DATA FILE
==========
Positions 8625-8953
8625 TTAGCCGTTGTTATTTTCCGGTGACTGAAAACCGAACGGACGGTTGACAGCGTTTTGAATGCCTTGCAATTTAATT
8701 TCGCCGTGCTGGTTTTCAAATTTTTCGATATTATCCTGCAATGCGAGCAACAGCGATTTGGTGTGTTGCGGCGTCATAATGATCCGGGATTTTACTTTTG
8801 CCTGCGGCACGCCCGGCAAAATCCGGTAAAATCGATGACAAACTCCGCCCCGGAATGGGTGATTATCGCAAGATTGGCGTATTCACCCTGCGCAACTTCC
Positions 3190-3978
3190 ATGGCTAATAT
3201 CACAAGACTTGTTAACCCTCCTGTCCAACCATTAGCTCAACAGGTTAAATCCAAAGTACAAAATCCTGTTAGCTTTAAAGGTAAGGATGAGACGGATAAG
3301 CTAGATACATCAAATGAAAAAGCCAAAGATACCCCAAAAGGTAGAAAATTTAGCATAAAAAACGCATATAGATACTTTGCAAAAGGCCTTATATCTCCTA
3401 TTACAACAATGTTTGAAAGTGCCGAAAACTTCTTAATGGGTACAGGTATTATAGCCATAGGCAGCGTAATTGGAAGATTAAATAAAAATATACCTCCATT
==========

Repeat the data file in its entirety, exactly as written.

Positions 8625-8953
8625 TTAGCCGTTGTTATTTTCCGGTGACTGAAAACCGAACGGACGGTTGACAGCGTTTTGAATGCCTTGCAATTTAATT
8701 TCGCCGTGCTGGTTTTCAAATTTTTCGATATTATCCTGCAATGCGAGCAACAGCGATTTGGTGTGTTGCGGCGTCATAATGATCCGGGATTTTACTTTTG
8801 CCTGCGGCACGCCCGGCAAAATCCGGTAAAATCGATGACAAACTCCGCCCCGGAATGGGTGATTATCGCAAGATTGGCGTATTCACCCTGCGCAACTTCC
Positions 3190-3978
3190 ATGGCTAATAT
3201 CACAAGACTTGTTAACCCTCCTGTCCAACCATTAGCTCAACAGGTTAAATCCAAAGTACAAAATCCTGTTAGCTTTAAAGGTAAGGATGAGACGGATAAG
3301 CTAGATACATCAAATGAAAAAGCCAAAGATACCCCAAAAGGTAGAAAATTTAGCATAAAAAACGCATATAGATACTTTGCAAAAGGCCTTATATCTCCTA
3401 TTACAACAATGTTTGAAAGTGCCGAAAACTTCTTAATGGGTACAGGTATTATAGCCATAGGCAGCGTAATTGGAAGATTAAATAAAAATATACCTCCATT